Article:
You can read more about the Foreign Language Proficiency Test structure here: https://www.lttc.ntu.edu.tw/FLPTe_structure.htm

How is the FLPT regarded?

The FLPT in Taiwan:

Your results from the Foreign Language Proficiency Test will recognized by several government agencies and universities in Taiwan, such as the National Taiwan University, the Ministry of Education (MOE), the Taiwan External Trade Development Council, and the Ministry of National Defense.

The FLPT is also recognized by major companies in Taiwan, like the Taiwan Power Company, Chunghwa Telecom, and the Chinese Petroleum Corporation.

More organizations and companies that use the FLPT can be found here: https://www.lttc.ntu.edu.tw/FLPTe_registration.htm

The FLPT internationally:

Before coming to Taiwan, I have to admit that I had not heard about the FLPT before. Personally, the FLPT is not very well known in other countries other than Taiwan, unlike the CEFRL tests like the DELE for Spanish and the DELF for French.

Nevertheless, the LTTC which administers the FLPT has ensured that the FLPT is aligned the CEFRL, the Common European Framework for Languages. That’s one of the core reasons why I still chose to do the FLPT in Taiwan, because I lived in Taiwan and it was accessible for me, cheaper than the CEFRL tests and it would give me a good idea of my level of proficiency in a foreign language (in my case, Spanish).

How I felt after doing the FLPT Language Exam?

Overall, I didn’t feel too nervous or anxious before the exam and while doing the actual FLPT exam. Most of the worry came about before the exam but in terms of how to get to the exam venue, and ensuring that I was enrolled properly with LTTC since my situation as a foreigner is rather unique for them, as it’s mostly native Chinese-speaking Taiwanese citizens who take the FLPT test. So make sure that you have organized all the administration properly (such as your registration, location and the correct pencil) before you do the FLPT exam.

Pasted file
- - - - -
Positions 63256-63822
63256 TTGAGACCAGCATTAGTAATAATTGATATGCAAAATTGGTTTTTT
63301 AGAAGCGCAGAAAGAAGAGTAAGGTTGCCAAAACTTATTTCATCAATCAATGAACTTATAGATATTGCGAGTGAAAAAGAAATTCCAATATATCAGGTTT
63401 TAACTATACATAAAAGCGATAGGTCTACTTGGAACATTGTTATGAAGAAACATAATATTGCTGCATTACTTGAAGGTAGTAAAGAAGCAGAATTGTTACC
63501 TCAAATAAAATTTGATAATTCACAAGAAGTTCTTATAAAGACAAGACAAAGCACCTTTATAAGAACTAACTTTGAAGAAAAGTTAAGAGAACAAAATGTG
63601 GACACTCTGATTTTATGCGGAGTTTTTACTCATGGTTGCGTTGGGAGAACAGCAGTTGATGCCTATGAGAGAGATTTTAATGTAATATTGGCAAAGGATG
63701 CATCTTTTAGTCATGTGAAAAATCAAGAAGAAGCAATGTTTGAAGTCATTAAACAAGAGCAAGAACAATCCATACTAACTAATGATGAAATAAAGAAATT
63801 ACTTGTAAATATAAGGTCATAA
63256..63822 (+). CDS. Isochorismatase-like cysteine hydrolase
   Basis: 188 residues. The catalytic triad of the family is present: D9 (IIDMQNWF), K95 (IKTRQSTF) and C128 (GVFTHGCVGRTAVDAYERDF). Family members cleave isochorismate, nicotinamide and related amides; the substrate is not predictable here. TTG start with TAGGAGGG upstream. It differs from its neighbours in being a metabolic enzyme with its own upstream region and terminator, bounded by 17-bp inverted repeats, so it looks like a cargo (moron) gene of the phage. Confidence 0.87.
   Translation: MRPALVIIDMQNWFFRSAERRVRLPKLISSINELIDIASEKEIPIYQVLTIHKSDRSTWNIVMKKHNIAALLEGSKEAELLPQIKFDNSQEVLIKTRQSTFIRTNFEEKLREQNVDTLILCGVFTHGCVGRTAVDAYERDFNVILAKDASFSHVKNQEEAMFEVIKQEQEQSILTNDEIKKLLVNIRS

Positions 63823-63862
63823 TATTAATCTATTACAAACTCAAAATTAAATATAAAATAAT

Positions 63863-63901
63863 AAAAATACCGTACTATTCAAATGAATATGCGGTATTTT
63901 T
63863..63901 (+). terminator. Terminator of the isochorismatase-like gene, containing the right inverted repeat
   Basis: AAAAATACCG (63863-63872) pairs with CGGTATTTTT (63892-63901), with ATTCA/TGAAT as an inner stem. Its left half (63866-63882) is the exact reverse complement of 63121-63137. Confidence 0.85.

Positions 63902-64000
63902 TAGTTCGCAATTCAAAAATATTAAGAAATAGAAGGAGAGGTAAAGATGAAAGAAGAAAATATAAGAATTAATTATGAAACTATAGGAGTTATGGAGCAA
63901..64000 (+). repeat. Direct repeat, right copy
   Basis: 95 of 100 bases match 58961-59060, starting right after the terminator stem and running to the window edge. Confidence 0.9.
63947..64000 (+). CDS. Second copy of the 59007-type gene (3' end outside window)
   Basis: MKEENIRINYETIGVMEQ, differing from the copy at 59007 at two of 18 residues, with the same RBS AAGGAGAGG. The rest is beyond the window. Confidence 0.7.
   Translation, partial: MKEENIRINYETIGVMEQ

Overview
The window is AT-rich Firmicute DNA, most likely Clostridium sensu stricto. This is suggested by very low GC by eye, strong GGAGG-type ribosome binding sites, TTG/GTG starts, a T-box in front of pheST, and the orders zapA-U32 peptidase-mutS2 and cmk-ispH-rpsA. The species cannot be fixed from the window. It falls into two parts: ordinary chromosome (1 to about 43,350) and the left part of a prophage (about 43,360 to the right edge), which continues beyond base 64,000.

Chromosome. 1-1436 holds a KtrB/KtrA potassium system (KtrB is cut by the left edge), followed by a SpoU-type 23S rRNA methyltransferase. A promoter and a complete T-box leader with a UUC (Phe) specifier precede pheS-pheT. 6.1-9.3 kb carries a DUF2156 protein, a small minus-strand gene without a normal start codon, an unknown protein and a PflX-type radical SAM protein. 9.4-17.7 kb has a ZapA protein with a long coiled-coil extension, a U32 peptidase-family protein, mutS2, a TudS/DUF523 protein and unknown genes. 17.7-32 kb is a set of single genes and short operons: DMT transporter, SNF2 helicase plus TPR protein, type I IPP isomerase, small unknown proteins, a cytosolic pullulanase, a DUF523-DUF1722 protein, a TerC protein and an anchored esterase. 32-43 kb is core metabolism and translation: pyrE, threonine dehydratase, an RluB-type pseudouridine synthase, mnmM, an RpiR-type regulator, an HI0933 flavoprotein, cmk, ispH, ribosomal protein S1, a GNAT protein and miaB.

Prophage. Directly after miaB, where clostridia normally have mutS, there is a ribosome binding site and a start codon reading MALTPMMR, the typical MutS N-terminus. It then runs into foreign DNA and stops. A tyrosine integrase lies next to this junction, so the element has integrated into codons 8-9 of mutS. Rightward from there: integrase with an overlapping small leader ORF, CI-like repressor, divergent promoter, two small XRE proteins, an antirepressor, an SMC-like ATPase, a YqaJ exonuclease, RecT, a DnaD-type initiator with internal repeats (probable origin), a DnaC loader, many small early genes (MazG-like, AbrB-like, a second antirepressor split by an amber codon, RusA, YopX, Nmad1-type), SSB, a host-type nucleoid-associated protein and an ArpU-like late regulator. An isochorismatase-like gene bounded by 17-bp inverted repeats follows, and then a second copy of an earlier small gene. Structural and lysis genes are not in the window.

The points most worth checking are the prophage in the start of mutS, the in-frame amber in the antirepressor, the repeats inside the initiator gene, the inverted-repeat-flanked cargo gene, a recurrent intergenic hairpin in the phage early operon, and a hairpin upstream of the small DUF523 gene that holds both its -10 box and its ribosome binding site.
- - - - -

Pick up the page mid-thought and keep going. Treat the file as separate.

And speaking about the correct pencil…

What pencil should you use during the FLPT?

I didn’t know that you actually had to use a certain type of pencil during the test! I only came to the test with a pen, which is not acceptable.

Thanks to the girl sitting in front of me who let me borrow her spare pencil

However, if you want to be prepared, and you want to use the correct pencil, you need to bring a B or 2B pencil. The reason for this is because for the listening and comprehension part of the exam, you need to use the pencil to select the correct answer among multiple choices, and the machine that corrects your answer sheet can read answers written only B or 2B pencil.

What materials can you use during the FLPT?

You can’t use any external materials like dictionaries, computers, smartphones or other textbooks to help you during the FLPT test.

That means you should have the language confidently memorized in your head, which should be fine if you’ve been studying and learning the language over the long-term.

How I felt after doing the FLPT Language Exam?

Compared with the DELE B2 Spanish Exam I took with Instituto Cervantes, I would say that the DELE test gave me more worry and stress because I felt that the speaking and interaction part was much more challenging because you have a native speaker conversing with you live, and you have to deal with non-verbal language cues and spontaneity.

Additionally, the DELE B2 test tries to push your limits if you are around that level, so there were a number of listening tasks that were quite difficult for me and it was hard for me to pick up some of the things that the audios were saying.

On the other hand, the oral speaking section of the FLPT is much more relaxed as you have time to read the questions, and listen to the audios before you have a time to respond. There is some level of spontaneity since you don’t know the questions too much in advance, but there isn’t a native speaker sitting right in front of you. In that sense, you may feel more relaxed about speaking, as I did.

Furthermore, while the FLPT can give you an indication of what level you are in the language according to the Common European Framework (CEFRL), the FLPT test itself is not made according to your specific language level only. This means that the FLPT includes both very easy questions and very hard questions, unlike the DELE B2 test which would mainly include questions at the B2 Level. Therefore, depending on which answers you get correct on the FLPT, your level is then determined. This meant that I felt very confident with some of the very easy questions in the FLPT which gave me more momentum to tackle the harder ones.